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   Chapter 4 No.4

The Poor Little Rich Girl By Eleanor Gates Characters: 17725

Updated: 2017-11-30 00:05

It was a morning abounding in unexpected good fortune. For one thing, Miss Royle was indisposed-to an extent that was fully convincing-and was lying down, brows swathed by a towel, in her own room; for another, the bursting of a hot-water pipe on the same floor as the nursery required the prompt attention of a man in a greasy cap and Johnnie Blake overalls, who, as he hammered and soldered and coupled lengths of piping with his wrench, discussed various grown-up topics in a loud voice with Jane, thus levying on her attention. Miss Royle's temporary incapacity set aside the program of study usual to each forenoon; and Jane's suddenly aroused interest in plumbing made the canceling of that day's riding-lesson seem advisable. It was Thomas who telephoned the postponement. And Gwendolyn found herself granted some little time to herself.

But she was not playing any of the games she loved-the absorbing pretend-games with which she occupied herself on just such rare occasions. Her own pleasure, her own disappointment, too,-these were entirely put aside in a concern touching weightier matters. Slippers upheld by a hassock, and slender pink-frocked figure bent across the edge of the school-room table, she had each elbow firmly planted on a page of the wide-open, dictionary.

At all times the volume was beguiling-this in spite of the fact that the square of black-board always carried along its top, in glaring chalk, the irritating reminder: Use Your Dictionary! There was diversion in turning the leaves at random (blissfully ignoring the while any white list that might be inscribed down the whole of the board) to chance upon big, strange words.

But the word she was now poring over was a small one. "B-double-e," she spelled; "Bee: a so-cial hon-ey-gath-er-ing in-sect."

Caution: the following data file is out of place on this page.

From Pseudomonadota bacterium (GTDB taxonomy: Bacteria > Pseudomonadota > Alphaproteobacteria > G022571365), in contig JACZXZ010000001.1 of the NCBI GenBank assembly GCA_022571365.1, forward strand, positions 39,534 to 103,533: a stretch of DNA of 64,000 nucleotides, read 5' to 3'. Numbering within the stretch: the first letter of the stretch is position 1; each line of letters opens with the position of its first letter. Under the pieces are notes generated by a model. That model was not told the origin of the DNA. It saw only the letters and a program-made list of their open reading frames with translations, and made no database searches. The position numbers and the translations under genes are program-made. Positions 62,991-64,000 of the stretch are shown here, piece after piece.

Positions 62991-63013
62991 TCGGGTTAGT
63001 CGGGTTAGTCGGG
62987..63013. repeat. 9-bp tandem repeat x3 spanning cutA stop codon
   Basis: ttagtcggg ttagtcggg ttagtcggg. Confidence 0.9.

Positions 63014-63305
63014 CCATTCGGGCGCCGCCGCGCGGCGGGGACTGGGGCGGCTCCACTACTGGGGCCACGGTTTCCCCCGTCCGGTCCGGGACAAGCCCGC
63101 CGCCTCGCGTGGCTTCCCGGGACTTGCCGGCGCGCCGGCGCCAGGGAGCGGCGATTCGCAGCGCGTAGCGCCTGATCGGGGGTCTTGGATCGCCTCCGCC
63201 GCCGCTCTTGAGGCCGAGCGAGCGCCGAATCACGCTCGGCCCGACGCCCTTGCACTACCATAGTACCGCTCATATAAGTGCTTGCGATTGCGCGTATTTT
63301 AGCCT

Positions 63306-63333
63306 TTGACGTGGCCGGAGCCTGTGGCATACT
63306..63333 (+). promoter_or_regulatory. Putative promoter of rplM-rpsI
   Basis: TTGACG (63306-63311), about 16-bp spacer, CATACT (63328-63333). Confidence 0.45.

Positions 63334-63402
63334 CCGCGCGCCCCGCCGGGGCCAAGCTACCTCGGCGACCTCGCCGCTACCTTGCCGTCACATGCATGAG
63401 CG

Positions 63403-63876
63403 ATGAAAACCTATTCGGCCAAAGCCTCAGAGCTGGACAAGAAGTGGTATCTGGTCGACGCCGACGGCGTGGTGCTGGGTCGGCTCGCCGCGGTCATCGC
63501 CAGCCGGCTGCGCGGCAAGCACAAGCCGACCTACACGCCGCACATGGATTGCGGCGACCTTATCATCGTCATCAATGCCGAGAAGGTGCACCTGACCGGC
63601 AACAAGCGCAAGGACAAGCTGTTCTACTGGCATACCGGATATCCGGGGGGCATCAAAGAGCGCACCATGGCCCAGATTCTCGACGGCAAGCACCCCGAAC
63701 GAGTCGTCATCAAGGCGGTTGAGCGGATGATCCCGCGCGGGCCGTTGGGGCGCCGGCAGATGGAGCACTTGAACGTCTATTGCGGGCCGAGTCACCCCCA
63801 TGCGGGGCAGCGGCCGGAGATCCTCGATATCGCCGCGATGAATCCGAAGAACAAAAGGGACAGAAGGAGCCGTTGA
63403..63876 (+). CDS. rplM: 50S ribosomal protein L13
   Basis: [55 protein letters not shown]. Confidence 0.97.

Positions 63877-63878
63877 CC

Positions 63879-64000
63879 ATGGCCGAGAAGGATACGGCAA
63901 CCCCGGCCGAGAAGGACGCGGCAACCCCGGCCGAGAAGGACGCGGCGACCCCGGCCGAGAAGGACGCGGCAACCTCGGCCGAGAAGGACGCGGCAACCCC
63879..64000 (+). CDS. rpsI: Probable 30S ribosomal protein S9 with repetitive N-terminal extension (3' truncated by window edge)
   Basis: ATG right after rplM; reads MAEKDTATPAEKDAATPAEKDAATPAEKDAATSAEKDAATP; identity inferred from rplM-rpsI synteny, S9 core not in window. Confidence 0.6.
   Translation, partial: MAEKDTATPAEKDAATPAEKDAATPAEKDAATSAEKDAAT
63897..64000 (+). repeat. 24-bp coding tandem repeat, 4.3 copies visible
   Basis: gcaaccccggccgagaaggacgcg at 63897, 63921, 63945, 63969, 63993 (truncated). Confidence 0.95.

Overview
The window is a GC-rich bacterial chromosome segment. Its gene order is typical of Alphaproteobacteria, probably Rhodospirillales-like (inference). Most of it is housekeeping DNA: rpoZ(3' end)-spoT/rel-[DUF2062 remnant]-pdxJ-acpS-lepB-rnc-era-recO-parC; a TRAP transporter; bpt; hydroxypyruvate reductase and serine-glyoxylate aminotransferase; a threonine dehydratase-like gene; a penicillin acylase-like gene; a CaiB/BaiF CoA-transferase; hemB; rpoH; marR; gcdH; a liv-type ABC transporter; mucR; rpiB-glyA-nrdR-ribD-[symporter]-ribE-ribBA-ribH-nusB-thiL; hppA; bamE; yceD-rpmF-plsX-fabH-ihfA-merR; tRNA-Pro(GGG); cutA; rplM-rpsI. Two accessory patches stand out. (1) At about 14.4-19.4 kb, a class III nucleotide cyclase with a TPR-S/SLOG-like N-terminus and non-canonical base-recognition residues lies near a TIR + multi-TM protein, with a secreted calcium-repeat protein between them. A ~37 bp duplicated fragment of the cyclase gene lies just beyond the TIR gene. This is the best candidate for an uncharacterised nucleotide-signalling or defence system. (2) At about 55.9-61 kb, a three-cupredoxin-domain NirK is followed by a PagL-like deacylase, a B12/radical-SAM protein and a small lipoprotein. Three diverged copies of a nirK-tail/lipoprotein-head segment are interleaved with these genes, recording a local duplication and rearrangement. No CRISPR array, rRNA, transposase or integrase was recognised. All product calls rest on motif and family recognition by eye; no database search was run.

She pondered the definition with wrinkled forehead and worried eye. "Social"-the word seemed vaguely linked with that other word, "Society", which she had so fortunately overheard. But what of the remainder of that visitor's never-to-be-forgotten declaration of scorn? For the definition had absolutely nothing to say about any bonnet.

She was shoving the pages forward with an impatient damp thumb in her search for Bonnet, when Thomas entered, slipping in around the edge of the hall door on soft foot-with a covert peek nursery-ward that was designed to lend significance to his coming. His countenance, which on occasion could be so rigorously sober, was fairly askew with a smile.

Gwendolyn stood up straight on the hassock to look at him. And at first glance divined that something-probably in the nature of an edible-might be expected. For the breast-pocket of his liveried coat bulged promisingly.

"Hello!" he saluted, tiptoeing genially across the room.

"Hello!" she returned noncommittally.

Near the table, he reached into the bulging pocket and drew out a small Manila bag. The bag was partly open at the top. He tipped his head to direct one black eye upon its contents.

"Say, Miss Gwendolyn," he began, "you like old Thomas, don't you?"